Waveform Peak Detection for N Chan

peaks/valleys indicates whether to find peaks or valleys.

0Peaks
1Valleys
Signals In contains the waveforms in which to find peaks or valleys.
threshold instructs the VI to ignore peaks and valleys that are too small. The VI ignores peaks if the fitted amplitude is less than threshold. The VI ignores valleys if the fitted trough is greater than threshold.
width specifies the number of consecutive data points to use in the quadratic least squares fit. The value should be no more than about 1/2 of the half-width of the peak/valley and can be much smaller (but > 2) for noise-free data. Large widths can reduce the apparent amplitude of peaks and shift the apparent location. For noisy data, this modification is not important because the noise obscures the actual peak.
error in describes error conditions that occur before this node runs. This input provides standard error in functionality.
initialize, when TRUE (default), causes the VI to process the first block of data. The VI requires some internal setup that must be done at the start for proper operation.
end of data (T), when TRUE (default), causes the VI to process the last block of data. The VI cleans up internal data after the last block has been processed.
# found is the number of peaks/valleys found in the current block of data. # found is the size of the arrays Locations, Amplitudes, and 2nd Derivatives.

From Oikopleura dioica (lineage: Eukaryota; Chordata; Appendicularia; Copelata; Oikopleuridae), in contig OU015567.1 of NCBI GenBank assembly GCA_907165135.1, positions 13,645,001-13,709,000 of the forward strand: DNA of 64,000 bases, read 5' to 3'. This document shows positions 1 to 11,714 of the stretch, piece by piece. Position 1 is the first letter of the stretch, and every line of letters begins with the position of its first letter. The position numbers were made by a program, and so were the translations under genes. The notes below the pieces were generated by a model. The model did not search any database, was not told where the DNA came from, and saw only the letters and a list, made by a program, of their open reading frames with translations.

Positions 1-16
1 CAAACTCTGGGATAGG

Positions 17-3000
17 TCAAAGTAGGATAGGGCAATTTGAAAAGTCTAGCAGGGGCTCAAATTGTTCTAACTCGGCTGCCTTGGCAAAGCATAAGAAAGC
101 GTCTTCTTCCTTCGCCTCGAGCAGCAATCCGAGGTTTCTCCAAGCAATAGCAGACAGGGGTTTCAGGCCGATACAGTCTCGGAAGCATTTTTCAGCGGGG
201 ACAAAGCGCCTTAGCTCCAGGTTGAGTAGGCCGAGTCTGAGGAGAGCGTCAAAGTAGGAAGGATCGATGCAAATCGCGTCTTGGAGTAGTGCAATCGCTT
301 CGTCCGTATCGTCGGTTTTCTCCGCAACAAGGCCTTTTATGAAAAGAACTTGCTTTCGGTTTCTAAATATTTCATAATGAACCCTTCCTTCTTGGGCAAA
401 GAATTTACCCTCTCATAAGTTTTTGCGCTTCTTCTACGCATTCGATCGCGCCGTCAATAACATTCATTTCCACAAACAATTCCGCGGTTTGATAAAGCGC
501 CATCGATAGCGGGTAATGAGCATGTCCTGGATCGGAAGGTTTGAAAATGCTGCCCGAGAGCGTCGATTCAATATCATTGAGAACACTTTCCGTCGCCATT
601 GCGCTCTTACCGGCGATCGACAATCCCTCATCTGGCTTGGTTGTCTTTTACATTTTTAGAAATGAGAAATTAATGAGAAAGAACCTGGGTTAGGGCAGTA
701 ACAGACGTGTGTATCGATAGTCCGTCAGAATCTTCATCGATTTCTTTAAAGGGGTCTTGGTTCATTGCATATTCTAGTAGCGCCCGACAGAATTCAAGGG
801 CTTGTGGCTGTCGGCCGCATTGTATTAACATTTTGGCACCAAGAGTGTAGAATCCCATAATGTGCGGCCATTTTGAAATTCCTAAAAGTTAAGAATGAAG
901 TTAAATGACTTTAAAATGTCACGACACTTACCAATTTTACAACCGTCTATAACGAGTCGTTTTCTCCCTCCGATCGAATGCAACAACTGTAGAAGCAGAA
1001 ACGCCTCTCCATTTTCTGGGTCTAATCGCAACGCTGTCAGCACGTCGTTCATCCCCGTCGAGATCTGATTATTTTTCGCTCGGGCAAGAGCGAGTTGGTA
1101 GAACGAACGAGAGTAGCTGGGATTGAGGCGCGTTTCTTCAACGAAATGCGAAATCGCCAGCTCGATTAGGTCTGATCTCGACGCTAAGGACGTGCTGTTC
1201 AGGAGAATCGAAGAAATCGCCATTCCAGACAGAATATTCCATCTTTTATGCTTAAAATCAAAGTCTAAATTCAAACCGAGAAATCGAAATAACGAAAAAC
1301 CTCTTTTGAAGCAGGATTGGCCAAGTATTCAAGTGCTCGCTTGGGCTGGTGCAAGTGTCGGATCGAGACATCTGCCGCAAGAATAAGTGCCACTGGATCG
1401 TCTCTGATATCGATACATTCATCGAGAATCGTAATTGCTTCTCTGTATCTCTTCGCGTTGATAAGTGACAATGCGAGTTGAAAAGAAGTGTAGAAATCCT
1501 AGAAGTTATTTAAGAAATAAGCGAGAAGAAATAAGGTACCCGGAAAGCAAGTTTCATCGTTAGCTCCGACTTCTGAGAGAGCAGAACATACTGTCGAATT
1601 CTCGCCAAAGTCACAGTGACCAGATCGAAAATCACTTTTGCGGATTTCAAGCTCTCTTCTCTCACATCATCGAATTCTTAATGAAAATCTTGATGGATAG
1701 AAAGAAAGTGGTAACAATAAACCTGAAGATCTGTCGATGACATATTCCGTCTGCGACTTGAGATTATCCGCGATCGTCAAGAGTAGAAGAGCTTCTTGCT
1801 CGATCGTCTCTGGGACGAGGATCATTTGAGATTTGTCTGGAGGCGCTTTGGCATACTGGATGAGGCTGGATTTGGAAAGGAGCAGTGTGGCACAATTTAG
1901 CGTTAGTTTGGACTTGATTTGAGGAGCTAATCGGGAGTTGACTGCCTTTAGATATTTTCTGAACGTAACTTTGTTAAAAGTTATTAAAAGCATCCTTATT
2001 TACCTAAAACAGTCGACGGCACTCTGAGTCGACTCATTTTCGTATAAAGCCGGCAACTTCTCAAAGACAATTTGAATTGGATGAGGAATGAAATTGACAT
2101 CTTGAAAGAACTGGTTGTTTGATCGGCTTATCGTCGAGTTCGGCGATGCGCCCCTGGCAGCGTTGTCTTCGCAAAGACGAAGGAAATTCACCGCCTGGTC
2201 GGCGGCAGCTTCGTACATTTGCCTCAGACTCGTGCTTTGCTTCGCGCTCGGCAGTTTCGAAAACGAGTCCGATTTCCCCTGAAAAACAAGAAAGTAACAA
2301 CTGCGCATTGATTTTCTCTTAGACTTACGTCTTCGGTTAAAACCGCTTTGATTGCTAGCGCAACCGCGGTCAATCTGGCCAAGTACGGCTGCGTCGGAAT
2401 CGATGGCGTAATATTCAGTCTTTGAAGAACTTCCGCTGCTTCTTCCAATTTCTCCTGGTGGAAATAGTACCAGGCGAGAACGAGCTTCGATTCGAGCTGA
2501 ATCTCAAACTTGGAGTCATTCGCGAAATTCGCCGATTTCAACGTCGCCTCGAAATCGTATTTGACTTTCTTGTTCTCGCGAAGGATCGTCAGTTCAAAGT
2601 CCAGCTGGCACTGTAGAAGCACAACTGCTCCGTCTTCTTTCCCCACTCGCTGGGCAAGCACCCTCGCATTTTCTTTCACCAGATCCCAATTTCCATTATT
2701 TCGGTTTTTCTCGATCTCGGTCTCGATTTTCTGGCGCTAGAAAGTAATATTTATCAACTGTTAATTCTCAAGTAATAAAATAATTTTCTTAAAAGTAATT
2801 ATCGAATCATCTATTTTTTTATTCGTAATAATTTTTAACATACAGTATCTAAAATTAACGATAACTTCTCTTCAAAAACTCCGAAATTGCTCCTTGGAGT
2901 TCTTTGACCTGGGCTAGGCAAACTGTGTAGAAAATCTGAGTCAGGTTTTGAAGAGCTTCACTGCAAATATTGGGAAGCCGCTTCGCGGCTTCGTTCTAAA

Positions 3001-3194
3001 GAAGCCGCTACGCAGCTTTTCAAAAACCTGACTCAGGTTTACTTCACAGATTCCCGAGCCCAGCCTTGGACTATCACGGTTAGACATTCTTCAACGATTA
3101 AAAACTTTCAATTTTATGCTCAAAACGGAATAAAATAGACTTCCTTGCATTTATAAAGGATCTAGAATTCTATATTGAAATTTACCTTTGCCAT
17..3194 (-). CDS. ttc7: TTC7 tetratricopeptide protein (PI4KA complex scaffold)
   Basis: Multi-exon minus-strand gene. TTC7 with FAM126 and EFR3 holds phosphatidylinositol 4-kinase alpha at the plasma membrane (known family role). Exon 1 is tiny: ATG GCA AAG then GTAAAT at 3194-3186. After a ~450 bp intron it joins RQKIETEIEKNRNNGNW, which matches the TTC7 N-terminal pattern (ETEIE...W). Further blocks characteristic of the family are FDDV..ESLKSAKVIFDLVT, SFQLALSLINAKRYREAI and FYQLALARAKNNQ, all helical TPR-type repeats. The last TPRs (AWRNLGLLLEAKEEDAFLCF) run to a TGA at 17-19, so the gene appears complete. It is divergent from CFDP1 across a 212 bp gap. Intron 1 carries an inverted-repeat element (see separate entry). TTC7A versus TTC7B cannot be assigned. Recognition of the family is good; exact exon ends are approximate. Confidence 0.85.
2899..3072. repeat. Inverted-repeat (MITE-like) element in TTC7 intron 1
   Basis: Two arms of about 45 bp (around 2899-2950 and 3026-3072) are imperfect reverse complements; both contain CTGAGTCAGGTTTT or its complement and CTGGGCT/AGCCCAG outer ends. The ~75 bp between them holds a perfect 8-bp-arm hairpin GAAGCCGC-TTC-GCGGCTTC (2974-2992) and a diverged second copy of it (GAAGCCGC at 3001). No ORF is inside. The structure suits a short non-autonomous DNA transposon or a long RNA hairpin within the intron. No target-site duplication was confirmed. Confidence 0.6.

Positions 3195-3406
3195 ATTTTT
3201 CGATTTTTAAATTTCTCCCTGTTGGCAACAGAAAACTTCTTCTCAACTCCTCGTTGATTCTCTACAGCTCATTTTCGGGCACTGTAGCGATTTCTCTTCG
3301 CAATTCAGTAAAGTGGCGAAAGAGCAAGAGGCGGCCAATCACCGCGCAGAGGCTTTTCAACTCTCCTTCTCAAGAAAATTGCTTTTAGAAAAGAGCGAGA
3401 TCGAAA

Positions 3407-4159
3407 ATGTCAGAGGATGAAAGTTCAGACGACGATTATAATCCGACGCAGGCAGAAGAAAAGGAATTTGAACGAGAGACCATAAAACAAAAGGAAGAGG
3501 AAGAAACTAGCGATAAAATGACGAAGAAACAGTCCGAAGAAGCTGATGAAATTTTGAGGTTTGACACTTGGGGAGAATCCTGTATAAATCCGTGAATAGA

Locations contains the index locations of all peaks or valleys detected in the current block of data for each waveform.
Locations contains the index locations of all peaks or valleys detected in the current block of data. Because the peak detection algorithm uses a quadratic fit to find the peaks, it actually interpolates between the data points. Therefore, the indexes are not integers. In other words, the peaks found are not necessarily actual points in the input data but may be at fractions of an index and at amplitudes not found in the input array.

To view the locations in terms of time, use the following equation.

Time Locations[i] = t0 + dt*Locations[i]

Amplitudes contains the amplitudes of peaks or valleys found in the current block of data for each waveform.
Amplitudes contains the amplitudes of peaks or valleys found in the current block of data.
Note  The Locations and Amplitudes might deviate from actual peaks or valleys for noisy signals with large dynamic ranges.
2nd Derivatives gives measurements of the second derivative of the amplitude at each of the peaks or valleys found in the current block of data for each waveform.
2nd Derivatives gives measurements of the second derivative of the amplitude at each of the peaks or valleys found in the current block of data. 2nd Derivatives gives an approximate measure of the sharpness of each peak or valley. If you are detecting peaks, these values are all negative. If you are detecting valleys, the values are all positive.
Note  It is assumed that dt, the time difference between samples, is equal to 1.
error out contains error information. This output provides standard error out functionality.

Waveform Peak Detection Details

Refer to the NI Developer Zone for more information about peak detection using LabVIEW.